Kuhar has been tasked with bringing a culture of innovation to St. Edward High School as its first-ever director of innovation. The school’s former English instructor and chairperson of the film department shifts his class schedule to oversee the school’s new Lowe Institute for Innovation, a $5.5 million space that serves as a base for everything from engineering to prototyping to writing workshops.
We’re not just bringing about a culture of innovation. It’s more of a need to infuse the school’s history, its Catholic identity and commitment to Holy Cross gospel values into the DNA of a school that’s fully committed to teaching to the future.
All facilitation of high-tech is ultimately human-to-human. We’re embracing 21st century technology but bringing the spirit of patience, hospitality and kindness to the teacher-student interaction.
There’s a misnomer that innovation equals technology. Invariably, students always come back to that human connection. That’s where a lot of the joy is. And a thousand of those little moments happen during the course of a year.
You have to be humble enough to listen to a student’s voice. You have to be willing to say I’m not the expert today. Sometimes that pays off in big ways.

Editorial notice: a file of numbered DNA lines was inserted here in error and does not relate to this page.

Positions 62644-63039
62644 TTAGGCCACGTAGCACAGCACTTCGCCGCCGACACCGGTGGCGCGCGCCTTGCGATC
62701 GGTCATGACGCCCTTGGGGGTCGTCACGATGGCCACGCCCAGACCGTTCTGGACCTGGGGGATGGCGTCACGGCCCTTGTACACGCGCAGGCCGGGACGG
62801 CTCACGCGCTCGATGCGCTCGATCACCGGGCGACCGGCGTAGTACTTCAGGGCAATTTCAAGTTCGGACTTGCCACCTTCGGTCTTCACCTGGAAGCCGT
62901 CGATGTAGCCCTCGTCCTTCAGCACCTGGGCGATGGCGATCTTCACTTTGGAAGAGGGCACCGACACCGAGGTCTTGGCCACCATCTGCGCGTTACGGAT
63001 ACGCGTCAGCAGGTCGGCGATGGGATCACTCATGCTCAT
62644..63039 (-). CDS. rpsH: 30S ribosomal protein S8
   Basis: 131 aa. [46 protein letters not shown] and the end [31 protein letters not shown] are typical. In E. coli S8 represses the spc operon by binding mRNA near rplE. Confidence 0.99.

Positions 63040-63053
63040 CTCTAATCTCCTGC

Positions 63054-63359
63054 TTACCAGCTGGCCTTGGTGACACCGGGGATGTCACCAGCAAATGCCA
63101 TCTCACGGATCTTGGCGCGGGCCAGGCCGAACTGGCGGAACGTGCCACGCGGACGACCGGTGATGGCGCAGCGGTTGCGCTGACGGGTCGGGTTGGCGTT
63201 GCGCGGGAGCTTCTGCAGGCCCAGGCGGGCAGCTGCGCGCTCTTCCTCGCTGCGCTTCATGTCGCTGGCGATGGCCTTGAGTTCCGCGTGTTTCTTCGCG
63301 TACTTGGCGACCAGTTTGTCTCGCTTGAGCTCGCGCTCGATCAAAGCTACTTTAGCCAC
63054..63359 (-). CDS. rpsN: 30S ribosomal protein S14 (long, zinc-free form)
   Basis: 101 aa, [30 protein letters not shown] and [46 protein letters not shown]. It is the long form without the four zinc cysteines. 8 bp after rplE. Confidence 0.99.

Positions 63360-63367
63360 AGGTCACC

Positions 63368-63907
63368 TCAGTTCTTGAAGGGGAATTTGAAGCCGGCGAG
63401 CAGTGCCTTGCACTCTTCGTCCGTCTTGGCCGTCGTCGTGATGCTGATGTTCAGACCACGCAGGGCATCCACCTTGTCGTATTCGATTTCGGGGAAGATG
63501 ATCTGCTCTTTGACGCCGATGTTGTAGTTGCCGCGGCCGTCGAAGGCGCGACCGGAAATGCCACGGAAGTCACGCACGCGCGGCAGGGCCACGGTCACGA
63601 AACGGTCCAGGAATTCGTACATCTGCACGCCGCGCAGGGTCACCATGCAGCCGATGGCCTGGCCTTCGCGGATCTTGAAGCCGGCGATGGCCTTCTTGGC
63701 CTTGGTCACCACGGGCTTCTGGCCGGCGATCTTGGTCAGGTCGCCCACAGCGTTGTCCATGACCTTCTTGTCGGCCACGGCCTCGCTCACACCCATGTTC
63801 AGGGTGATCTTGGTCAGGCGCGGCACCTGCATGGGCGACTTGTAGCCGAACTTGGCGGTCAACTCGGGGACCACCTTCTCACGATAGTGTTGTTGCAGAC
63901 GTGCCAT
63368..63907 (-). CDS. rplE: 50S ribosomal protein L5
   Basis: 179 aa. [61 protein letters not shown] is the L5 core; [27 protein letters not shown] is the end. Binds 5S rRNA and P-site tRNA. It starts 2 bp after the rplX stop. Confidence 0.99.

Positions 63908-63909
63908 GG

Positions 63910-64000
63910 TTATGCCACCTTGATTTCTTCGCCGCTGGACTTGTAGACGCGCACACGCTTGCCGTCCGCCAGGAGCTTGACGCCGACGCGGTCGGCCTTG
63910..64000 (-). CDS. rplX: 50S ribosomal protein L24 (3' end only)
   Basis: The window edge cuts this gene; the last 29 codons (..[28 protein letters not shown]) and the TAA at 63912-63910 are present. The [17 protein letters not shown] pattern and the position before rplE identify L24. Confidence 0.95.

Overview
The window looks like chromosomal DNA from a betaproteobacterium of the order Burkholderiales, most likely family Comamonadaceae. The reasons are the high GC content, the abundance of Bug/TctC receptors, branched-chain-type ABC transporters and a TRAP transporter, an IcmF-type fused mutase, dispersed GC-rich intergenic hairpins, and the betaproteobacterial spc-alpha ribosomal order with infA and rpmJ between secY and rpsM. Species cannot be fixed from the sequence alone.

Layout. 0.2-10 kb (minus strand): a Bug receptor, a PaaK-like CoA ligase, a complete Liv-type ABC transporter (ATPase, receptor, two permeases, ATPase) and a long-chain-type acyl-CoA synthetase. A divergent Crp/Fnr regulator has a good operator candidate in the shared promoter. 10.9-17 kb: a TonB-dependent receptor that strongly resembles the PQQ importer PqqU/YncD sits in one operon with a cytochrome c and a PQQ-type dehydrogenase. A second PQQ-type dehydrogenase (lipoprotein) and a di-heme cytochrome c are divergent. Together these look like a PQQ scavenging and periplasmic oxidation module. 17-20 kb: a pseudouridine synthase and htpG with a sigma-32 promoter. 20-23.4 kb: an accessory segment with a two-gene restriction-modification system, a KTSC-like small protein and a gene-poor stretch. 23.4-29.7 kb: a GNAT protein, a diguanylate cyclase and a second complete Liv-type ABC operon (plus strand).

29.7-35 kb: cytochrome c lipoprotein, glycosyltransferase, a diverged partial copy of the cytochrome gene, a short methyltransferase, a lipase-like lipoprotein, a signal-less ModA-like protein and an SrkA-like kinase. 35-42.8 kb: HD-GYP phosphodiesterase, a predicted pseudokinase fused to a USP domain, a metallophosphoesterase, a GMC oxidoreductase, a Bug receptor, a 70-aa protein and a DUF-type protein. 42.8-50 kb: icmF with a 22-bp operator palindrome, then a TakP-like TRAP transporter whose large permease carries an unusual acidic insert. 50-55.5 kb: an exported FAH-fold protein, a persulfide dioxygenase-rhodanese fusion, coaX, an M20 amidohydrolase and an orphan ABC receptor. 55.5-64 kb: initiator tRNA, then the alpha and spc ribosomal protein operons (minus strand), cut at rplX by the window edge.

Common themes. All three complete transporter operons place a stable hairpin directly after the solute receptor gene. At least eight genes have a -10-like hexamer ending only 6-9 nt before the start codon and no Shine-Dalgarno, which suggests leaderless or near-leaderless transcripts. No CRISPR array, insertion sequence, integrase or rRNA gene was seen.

I’m a director, but it’s really a service-oriented role. I’m literally doing anything I can to help every department, doing anything that needs to be done to help my brilliant colleagues make their classes as interesting as possible.
We have really robust programs that are still going to be relevant 20 years from now. Students are getting relevant skill sets that they can dig into, but they’re also getting personal skills that go back to the values the school was founded on.
Leaders have to be willing to embrace a kind of scariness. I’ve learned that if you put in the hours and are passionate about what you’re doing, it will come together, letting there be a significant amount of student voice in the process.
We’re building the bike as we’re riding it. Google wasn’t built in a day. Apple wasn’t built in a day. We have to be willing to listen and be persistent.
Fast failure is a buzzword right now. We’re encouraging students to focus on the process and be reflective. If you fail, the failure itself is not a bad thing.
It’s really humbling to serve my peers and students and to sit with their fears, desires and dreams.
I have a deep responsibility to make sure I’m noticing what’s around the bend and helping students feel like their lives start right now.